One of the pleasures of working for a church that is also a historic site is that I get to talk with a lot of very interesting people from all over the world. Although we do get some rude people, for the most part it is a really positive experience, and today was no different.
Today, I got to have an extended conversation with a total stranger about faith, and about the commonalities of our two faiths, Christianity and Islam.
I do not know where this man was from, but he was very friendly. He came into the church to ask a question, apologizing in heavily accented English (I did not recognize his accent, but I knew it was not Turkish or Egyptian) for what he felt was a foolish question, but as he was new to Boston he was curious. What was the meaning of the long lines of red brick that went down the sidewalk outside? I explained that this was the Freedom Trail, and that it went over a large part of Boston as a way for people to see many of the historic sites important to the founding of the United States. I gave him a map (we have stacks of them we give away for free) and then I also handed him one of our own little brochures, talking about the history of our church. Then I encouraged him to go inside, and look around, and ask questions. He looked at me, seeming somewhat surprised. He said that he was not welcome in many Christian churches because he was a Muslim. I told him that as I understood it, Christianity was a religion about caring for the poor, about treating your neighbor as you wanted to be treated, about loving your enemy and turning the other cheek. I added that there were, unfortunately, a lot of Christians who seemed to forget those important basic principles. That seemed to make him relax a little bit, and he started smiling a lot more as he spoke. He asked me if I knew about Ramadan, and I told him I knew a little bit. I said I knew it was a holy time for Muslims, and they fasted from Dawn to Dusk for an entire month. We talked about how both Islam and Christianity had fasting in common, as well as a number of other things. He said he was new to our country, but he wanted to learn all about it. I smiled and said that he was definitely in the right place. Soon he headed into the church to look around.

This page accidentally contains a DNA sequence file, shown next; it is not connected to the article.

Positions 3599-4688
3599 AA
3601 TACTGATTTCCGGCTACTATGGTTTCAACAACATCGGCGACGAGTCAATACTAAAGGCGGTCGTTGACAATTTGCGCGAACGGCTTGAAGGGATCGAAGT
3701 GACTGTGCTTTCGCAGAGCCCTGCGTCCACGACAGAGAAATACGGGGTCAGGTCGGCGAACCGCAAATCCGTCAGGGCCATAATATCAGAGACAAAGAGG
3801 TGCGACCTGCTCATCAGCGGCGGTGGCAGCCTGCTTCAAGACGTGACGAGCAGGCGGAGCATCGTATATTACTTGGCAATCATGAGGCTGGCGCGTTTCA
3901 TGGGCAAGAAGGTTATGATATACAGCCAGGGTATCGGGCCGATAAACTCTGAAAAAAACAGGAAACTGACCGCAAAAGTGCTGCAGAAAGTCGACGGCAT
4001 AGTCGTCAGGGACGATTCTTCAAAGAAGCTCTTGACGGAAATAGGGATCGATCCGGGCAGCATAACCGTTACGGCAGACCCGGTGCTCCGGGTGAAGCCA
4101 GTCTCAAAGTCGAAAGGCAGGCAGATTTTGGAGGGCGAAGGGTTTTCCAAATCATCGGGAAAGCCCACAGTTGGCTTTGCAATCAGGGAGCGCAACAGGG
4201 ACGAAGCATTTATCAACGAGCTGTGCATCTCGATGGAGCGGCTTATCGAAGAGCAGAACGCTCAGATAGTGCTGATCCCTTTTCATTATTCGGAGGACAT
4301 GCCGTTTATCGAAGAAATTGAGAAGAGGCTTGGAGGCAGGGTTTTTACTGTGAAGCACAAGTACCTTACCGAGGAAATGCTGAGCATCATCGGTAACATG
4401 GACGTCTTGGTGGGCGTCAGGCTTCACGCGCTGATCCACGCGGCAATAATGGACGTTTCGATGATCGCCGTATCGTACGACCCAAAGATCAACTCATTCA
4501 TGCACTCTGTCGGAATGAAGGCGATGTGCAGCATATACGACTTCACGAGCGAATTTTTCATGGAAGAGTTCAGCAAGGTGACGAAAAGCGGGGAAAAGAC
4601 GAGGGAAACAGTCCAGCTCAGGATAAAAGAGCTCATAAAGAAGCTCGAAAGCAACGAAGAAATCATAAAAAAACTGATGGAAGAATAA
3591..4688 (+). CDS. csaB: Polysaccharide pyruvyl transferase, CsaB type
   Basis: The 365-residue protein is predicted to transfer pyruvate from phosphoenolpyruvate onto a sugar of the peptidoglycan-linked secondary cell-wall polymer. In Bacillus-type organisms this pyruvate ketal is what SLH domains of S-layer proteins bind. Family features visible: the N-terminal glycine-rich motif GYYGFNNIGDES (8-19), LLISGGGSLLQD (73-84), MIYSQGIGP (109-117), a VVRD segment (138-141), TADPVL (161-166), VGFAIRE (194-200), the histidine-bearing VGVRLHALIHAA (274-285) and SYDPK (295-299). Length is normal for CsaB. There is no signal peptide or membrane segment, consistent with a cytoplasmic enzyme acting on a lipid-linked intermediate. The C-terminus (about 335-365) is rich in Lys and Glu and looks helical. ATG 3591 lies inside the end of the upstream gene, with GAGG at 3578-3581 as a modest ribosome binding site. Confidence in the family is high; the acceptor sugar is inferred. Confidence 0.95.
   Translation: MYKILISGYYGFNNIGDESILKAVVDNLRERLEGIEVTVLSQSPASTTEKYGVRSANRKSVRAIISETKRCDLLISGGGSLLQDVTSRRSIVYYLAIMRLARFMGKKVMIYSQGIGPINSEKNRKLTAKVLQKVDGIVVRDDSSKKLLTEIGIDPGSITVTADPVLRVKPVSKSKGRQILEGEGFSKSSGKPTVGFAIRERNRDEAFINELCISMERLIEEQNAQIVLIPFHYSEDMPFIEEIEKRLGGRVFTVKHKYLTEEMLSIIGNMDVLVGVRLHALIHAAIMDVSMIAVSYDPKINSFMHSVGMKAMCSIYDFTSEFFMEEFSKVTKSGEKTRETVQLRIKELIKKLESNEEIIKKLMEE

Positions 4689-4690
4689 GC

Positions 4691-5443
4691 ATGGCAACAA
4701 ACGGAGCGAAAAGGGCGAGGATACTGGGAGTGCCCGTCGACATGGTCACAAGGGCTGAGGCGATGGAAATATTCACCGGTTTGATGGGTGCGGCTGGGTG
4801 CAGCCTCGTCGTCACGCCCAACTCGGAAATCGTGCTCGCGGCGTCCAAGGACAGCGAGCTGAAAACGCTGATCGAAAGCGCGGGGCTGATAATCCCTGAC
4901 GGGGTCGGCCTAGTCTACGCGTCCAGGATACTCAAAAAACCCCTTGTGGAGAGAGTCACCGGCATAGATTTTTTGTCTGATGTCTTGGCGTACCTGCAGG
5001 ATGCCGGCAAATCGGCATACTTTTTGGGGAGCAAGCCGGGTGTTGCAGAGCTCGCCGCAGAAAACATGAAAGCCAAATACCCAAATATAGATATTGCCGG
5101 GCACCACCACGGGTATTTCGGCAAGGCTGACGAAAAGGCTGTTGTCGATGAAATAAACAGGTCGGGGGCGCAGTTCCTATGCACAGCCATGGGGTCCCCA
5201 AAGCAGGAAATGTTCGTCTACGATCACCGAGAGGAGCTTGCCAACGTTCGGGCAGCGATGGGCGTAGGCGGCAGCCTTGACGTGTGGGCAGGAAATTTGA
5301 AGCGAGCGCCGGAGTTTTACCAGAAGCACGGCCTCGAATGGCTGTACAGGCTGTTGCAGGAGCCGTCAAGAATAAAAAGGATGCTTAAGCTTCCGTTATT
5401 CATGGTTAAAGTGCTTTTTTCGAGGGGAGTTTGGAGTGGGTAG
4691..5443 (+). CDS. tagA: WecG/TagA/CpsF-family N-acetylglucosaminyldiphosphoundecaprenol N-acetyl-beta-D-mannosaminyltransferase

Later on I learned he had spoken with one of the other guides, and that he had told her that they were “brother and sister in the eyes of God”, or something along those lines. She said that made her happy and that although at first he had surprised her a little bit for talking so much, that she liked how he had been so friendly and so positive and what a welcome that was. Sadly we do get a few confrontational people from time to time. We even had one today, within an hour or so of the visit of our fasting friend from the Middle East. But my brief encounter with this enthusiastic and curious man from half way around the world made my day, and I refuse to let anything else ruin it.